React (four): Virtual DOM diff algorithm analysis

Source: Internet
Author: User
Tags comparison diff unique id

The most magical part of react is the virtual DOM, and its efficient diff algorithm. This allows us to "refresh" the entire page at any time without worrying about performance issues and "without scruple", by the virtual DOM to ensure that the actual DOM operation is performed only on the truly changing parts of the interface. React is transparent enough in this section, and in real-world development we don't have to worry about how virtual DOM works. However, as an attitude programmer, we are always curious about the principles behind technology. Understanding its operating mechanism not only helps to better understand the life cycle of the react component, but also helps to further optimize the react program. what is the DOM diff algorithm

The web interface is made up of a DOM tree, and when one of these parts changes, it is actually a corresponding DOM node that has changed. In react, the idea of building a UI interface is determined by the current state of the interface. Before and after two states corresponding to two sets of interfaces, and then by react to compare two interface differences, this requires the DOM tree for the diff algorithm analysis.

That is, given any two trees, find the fewest conversion steps. But the standard diff algorithm complexity requires O (n^3), which clearly does not meet performance requirements. To achieve the purpose of the interface can be refreshed at every interface, it is necessary to optimize the algorithm. This looks very difficult, but the Facebook engineers did it, they made two simple assumptions about the features of the Web interface, which reduced the complexity of the diff algorithm directly to the two identical components of O (n) to produce a similar DOM structure, with different components producing different DOM structures; For a set of child nodes of the same hierarchy, they can be distinguished by a unique ID.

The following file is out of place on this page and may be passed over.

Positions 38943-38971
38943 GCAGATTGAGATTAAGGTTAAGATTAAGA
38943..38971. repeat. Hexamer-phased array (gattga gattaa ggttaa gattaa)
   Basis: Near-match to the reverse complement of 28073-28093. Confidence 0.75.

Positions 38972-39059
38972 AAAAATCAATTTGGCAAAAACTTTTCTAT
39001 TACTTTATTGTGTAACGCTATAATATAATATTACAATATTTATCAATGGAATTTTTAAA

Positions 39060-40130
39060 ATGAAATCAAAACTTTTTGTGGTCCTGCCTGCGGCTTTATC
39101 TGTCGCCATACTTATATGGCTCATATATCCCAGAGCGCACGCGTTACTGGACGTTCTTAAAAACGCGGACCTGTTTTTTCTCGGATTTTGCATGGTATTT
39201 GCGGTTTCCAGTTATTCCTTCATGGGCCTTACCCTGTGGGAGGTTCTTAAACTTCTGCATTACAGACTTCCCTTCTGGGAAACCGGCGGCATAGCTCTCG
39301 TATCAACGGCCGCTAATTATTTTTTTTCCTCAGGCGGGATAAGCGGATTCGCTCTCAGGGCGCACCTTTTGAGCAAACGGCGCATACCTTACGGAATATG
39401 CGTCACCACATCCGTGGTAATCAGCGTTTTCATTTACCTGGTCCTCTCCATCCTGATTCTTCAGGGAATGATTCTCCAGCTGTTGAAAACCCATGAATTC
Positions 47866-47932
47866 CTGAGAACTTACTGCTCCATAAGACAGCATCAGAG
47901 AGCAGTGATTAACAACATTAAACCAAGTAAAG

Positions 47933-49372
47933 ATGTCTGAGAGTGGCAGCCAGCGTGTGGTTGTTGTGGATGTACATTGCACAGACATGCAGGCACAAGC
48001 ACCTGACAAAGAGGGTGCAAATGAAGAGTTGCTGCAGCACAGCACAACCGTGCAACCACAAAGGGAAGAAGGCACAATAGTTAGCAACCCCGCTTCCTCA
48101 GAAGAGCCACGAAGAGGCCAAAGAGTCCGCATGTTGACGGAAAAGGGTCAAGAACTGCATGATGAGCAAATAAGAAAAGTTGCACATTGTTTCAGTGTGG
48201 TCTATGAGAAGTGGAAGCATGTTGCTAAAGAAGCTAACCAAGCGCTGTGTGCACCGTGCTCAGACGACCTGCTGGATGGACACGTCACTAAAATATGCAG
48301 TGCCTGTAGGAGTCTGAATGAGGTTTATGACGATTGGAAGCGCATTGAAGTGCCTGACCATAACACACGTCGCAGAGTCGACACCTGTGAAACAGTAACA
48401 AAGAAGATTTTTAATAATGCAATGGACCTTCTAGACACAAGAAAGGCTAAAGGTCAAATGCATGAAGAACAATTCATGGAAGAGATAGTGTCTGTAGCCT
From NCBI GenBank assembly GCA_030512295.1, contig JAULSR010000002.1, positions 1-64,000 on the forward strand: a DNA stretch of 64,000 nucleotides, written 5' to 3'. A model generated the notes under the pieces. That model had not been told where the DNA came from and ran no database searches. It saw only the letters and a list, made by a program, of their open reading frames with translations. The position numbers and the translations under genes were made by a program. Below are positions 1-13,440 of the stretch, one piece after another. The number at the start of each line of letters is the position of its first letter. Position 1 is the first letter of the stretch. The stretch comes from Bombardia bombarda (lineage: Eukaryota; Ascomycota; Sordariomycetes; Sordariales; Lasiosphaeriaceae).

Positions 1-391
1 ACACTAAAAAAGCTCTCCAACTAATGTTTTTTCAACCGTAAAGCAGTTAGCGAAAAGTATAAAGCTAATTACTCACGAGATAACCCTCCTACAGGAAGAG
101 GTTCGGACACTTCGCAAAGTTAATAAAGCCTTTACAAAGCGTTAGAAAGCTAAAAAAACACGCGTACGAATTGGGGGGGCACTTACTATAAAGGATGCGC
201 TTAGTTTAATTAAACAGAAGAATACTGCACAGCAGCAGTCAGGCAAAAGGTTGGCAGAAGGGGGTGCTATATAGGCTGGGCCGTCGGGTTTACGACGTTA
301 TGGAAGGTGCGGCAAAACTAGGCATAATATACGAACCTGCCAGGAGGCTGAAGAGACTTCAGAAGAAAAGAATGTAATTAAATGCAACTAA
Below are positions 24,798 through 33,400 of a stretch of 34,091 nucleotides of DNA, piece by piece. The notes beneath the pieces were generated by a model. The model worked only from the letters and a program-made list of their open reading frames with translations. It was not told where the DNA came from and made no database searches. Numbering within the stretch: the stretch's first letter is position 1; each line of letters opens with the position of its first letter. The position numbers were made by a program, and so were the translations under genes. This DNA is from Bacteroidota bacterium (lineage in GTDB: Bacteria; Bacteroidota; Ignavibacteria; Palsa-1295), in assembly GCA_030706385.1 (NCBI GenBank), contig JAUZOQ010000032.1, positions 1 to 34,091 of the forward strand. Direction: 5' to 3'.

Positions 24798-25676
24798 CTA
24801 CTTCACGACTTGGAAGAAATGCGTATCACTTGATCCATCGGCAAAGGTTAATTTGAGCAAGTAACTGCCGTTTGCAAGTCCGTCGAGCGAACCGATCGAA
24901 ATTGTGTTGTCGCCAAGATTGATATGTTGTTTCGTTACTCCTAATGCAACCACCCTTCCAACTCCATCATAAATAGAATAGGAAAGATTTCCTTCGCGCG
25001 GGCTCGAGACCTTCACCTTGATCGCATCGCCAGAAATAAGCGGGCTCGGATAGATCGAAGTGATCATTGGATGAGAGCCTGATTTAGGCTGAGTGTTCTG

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The optimization of the algorithm is the basis of react the whole interface render, and the fact proves that these two assumptions are reasonable and accurate, which guarantees the performance of the overall interface construction. Comparison of different node types

In order to compare between the trees, we first have to be able to compare two nodes in react, that is to compare two virtual DOM nodes, when two nodes are not the same, what should be done. There are two cases: (1) node types are different, (2) node types are the same, but properties are different. This section first looks at the first case.

When the different types of nodes are output before and after the same position in the tree, react directly deletes the previous node, and then creates and inserts a new node. Suppose we output different types of nodes two times before and after the same position in the tree.

Rendera: <div/>
renderb: <span/>
= [RemoveNode <div/>], [Insertnode <span/>]

When a node changes from Div to span, simply delete the div node directly and insert a new span node. This is in line with our understanding of real DOM operations.

It is important to note that deleting a node means destroying the node completely, instead of following the comparison to see if another node is equivalent to the deleted node. If there are child nodes under the deleted node, the child nodes are also completely deleted, and they are not used for subsequent comparisons. This is why the algorithm can be reduced to O (n) complexity.

The above refers to the operation of the virtual DOM node, and the same logic is used in the comparison of the react components, for example: